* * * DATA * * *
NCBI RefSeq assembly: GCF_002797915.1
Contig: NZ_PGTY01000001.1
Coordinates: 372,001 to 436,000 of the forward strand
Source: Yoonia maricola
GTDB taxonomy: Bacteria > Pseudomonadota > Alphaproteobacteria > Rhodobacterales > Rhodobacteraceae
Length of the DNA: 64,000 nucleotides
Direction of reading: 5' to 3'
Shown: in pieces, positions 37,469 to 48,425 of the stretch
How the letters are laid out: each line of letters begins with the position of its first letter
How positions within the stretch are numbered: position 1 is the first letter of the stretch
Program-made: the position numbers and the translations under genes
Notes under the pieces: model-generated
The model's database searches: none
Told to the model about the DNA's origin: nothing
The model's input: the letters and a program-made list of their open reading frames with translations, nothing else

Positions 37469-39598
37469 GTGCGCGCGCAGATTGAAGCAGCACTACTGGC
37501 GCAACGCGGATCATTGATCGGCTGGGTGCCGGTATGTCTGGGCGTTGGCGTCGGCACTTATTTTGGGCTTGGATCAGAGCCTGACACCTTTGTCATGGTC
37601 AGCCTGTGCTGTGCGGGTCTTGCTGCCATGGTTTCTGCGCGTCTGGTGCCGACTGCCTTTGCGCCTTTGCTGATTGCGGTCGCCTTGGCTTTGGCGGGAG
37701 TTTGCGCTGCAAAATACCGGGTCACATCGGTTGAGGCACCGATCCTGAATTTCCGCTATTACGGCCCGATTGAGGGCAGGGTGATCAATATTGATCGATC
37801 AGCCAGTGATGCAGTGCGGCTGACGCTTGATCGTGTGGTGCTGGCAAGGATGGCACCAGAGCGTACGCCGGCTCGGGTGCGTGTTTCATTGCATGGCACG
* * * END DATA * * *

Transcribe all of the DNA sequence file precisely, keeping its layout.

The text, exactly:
NCBI RefSeq assembly: GCF_002797915.1
Contig: NZ_PGTY01000001.1
Coordinates: 372,001 to 436,000 of the forward strand
Source: Yoonia maricola
GTDB taxonomy: Bacteria > Pseudomonadota > Alphaproteobacteria > Rhodobacterales > Rhodobacteraceae
Length of the DNA: 64,000 nucleotides
Direction of reading: 5' to 3'
Shown: in pieces, positions 37,469 to 48,425 of the stretch
How the letters are laid out: each line of letters begins with the position of its first letter
How positions within the stretch are numbered: position 1 is the first letter of the stretch
Program-made: the position numbers and the translations under genes
Notes under the pieces: model-generated
The model's database searches: none
Told to the model about the DNA's origin: nothing
The model's input: the letters and a program-made list of their open reading frames with translations, nothing else

Positions 37469-39598
37469 GTGCGCGCGCAGATTGAAGCAGCACTACTGGC
37501 GCAACGCGGATCATTGATCGGCTGGGTGCCGGTATGTCTGGGCGTTGGCGTCGGCACTTATTTTGGGCTTGGATCAGAGCCTGACACCTTTGTCATGGTC
37601 AGCCTGTGCTGTGCGGGTCTTGCTGCCATGGTTTCTGCGCGTCTGGTGCCGACTGCCTTTGCGCCTTTGCTGATTGCGGTCGCCTTGGCTTTGGCGGGAG
37701 TTTGCGCTGCAAAATACCGGGTCACATCGGTTGAGGCACCGATCCTGAATTTCCGCTATTACGGCCCGATTGAGGGCAGGGTGATCAATATTGATCGATC
37801 AGCCAGTGATGCAGTGCGGCTGACGCTTGATCGTGTGGTGCTGGCAAGGATGGCACCAGAGCGTACGCCGGCTCGGGTGCGTGTTTCATTGCATGGCACG